Traumatic brain injuries (TBIs) are a leading cause of death and disability. Additionally, growing evidence suggests a link between TBI-induced neuroinflammation and neurodegenerative disorders. Treatments for TBI patients are limited, largely focused on rehabilitation therapy, and ultimately, fail to provide long-term neuroprotective or neurorestorative benefits. Because of the prevalence of TBI and lack of viable treatments, new therapies are needed which can promote neurological recovery. Cell-based treatments are a promising avenue because of their potential to provide multiple therapeutic benefits. Cell-based therapies can promote neuroprotection via modulation of inflammation and promote neurorestoration via induction of angiogenesis and neurogenesis. Neural stem/progenitor cell transplantations have been investigated in preclinical TBI models for their ability to directly contribute to neuroregeneration, form neural-like cells, and improve recovery. Mesenchymal stem cells (MSCs) have been investigated in clinical trials through multiple different routes of administration. Intravenous administration of MSCs appears most promising, demonstrating a robust safety profile, correlation with neurological improvements, and reductions in systemic inflammation following TBI. While still preliminary, evidence suggests cell-based therapies may become a viable treatment for TBI based on their ability to promote neuroregeneration and reduce inflammation.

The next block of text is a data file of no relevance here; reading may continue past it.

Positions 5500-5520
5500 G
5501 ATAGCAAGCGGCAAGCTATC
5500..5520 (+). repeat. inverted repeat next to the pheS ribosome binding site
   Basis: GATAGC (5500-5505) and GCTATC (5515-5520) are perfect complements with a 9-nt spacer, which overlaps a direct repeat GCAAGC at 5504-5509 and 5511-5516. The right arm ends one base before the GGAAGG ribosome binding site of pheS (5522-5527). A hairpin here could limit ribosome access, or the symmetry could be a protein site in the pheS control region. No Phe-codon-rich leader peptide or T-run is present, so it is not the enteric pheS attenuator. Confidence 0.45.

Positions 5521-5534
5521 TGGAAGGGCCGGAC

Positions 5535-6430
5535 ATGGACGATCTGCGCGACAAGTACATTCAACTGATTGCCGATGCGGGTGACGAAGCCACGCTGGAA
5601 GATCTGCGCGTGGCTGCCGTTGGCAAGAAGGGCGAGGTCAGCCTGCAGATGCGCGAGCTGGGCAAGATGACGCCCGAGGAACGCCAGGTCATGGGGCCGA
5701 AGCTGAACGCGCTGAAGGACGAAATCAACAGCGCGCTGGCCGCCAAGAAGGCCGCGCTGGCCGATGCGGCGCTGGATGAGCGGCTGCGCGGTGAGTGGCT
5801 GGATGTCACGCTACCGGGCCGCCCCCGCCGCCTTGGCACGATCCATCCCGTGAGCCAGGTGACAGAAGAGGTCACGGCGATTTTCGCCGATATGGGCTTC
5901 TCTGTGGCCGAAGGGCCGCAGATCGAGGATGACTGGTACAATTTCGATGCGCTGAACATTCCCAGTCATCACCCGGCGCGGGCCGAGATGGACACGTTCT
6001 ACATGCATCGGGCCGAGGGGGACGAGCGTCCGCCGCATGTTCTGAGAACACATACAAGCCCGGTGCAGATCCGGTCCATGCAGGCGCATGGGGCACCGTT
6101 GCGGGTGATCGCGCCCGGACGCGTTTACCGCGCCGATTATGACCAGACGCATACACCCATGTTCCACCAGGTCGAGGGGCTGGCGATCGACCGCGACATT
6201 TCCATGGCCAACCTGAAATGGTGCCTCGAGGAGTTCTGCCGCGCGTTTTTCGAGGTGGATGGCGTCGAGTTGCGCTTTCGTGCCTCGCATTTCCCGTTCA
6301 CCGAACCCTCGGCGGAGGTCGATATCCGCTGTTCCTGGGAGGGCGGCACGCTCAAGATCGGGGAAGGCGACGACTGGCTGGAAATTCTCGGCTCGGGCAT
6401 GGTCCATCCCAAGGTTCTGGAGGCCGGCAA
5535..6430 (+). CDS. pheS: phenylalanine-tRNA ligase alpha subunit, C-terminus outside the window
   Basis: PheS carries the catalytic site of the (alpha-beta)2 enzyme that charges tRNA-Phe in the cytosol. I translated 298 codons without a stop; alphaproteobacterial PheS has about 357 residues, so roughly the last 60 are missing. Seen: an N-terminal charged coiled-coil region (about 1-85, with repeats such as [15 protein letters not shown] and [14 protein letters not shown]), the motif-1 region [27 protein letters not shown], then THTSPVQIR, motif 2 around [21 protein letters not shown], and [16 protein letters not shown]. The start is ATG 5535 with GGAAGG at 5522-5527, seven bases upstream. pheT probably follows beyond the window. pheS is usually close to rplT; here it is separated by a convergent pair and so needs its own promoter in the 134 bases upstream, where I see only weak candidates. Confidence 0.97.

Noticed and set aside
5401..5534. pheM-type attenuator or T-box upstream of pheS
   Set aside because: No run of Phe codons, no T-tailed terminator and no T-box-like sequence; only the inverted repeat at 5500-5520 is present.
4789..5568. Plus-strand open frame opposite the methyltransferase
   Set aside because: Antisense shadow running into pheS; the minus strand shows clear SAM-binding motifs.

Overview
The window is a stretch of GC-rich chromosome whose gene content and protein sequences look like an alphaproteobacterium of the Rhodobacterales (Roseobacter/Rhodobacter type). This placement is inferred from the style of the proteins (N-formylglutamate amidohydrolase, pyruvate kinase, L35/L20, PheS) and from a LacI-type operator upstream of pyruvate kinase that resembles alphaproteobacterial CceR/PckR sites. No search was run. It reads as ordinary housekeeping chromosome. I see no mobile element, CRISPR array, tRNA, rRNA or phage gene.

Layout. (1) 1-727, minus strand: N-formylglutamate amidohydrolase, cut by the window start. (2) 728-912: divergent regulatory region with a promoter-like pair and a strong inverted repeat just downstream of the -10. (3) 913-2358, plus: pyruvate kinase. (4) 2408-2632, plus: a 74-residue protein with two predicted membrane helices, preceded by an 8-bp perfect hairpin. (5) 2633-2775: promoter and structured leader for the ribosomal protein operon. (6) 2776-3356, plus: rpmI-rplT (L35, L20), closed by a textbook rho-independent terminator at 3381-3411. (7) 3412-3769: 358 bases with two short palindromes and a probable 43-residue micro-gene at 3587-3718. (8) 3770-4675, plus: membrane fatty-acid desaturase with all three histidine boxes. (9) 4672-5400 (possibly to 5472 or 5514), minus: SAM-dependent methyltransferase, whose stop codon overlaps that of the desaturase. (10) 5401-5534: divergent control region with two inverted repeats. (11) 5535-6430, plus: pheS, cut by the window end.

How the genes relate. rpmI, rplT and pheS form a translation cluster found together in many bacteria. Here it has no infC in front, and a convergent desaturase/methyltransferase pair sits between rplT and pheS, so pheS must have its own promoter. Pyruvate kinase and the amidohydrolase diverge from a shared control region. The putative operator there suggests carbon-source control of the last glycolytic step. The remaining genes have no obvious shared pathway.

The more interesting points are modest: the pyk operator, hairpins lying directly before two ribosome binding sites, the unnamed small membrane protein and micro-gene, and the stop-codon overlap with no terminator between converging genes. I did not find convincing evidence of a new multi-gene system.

Bibliographical noteFunding Information:
Funding: This research was supported through a grant from the Minnesota Department of Higher Education.
This research was supported through a grant from the Minnesota Department of Higher Education.
© 2019 by the authors. Licensee MDPI, Basel, Switzerland.
- Mesenchymal stem cells
- Neural stem cells
- Stem cells
- Traumatic brain injury